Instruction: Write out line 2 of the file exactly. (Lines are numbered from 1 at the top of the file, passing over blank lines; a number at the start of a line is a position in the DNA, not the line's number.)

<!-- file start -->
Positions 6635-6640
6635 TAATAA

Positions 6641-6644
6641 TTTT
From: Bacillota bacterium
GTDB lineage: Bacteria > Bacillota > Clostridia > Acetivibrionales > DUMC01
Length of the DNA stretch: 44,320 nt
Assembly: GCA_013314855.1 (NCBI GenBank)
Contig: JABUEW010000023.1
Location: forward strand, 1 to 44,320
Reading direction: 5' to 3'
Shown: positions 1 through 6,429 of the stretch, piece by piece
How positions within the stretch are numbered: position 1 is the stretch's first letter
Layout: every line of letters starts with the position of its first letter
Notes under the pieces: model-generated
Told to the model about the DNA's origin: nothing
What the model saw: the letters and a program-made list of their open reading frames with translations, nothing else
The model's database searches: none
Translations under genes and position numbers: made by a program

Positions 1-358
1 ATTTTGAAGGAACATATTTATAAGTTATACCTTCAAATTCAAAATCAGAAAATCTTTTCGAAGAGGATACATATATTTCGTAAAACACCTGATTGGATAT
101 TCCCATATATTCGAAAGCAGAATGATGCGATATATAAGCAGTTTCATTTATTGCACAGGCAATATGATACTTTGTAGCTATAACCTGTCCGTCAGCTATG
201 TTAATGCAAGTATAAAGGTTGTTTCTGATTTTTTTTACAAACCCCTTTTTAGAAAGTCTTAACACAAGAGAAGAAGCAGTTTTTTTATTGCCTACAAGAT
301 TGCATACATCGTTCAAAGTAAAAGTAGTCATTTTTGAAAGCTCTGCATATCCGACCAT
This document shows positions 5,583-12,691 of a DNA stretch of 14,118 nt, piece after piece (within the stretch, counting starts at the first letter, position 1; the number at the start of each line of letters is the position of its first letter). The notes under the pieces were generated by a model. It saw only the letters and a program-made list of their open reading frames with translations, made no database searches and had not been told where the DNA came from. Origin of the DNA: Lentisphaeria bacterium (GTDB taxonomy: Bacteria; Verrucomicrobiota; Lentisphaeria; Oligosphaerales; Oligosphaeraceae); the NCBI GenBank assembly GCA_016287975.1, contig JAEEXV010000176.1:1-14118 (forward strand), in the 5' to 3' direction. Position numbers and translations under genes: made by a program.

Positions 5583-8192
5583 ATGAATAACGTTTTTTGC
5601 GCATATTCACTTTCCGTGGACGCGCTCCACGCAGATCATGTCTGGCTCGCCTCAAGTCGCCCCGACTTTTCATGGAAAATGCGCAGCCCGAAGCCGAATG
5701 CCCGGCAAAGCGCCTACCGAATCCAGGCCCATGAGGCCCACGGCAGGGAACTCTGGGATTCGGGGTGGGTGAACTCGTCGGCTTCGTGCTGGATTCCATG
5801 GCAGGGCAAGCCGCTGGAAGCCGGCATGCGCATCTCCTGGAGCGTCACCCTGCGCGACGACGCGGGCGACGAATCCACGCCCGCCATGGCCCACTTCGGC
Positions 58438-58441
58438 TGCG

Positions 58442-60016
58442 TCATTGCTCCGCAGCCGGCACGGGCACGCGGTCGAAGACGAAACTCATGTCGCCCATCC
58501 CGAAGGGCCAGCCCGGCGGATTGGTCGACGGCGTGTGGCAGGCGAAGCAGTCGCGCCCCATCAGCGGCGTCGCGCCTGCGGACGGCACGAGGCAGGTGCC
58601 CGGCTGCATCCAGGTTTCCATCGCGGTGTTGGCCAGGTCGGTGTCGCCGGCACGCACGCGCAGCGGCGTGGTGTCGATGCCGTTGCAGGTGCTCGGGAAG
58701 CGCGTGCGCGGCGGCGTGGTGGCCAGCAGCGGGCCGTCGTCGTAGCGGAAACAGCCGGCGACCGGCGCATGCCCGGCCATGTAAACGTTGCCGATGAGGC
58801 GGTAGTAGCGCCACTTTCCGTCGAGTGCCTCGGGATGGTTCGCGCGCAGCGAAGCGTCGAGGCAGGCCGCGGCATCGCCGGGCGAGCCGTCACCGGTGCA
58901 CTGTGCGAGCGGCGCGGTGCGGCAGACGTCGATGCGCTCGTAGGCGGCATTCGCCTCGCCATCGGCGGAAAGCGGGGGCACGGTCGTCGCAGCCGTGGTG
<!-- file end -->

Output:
6635 TAATAA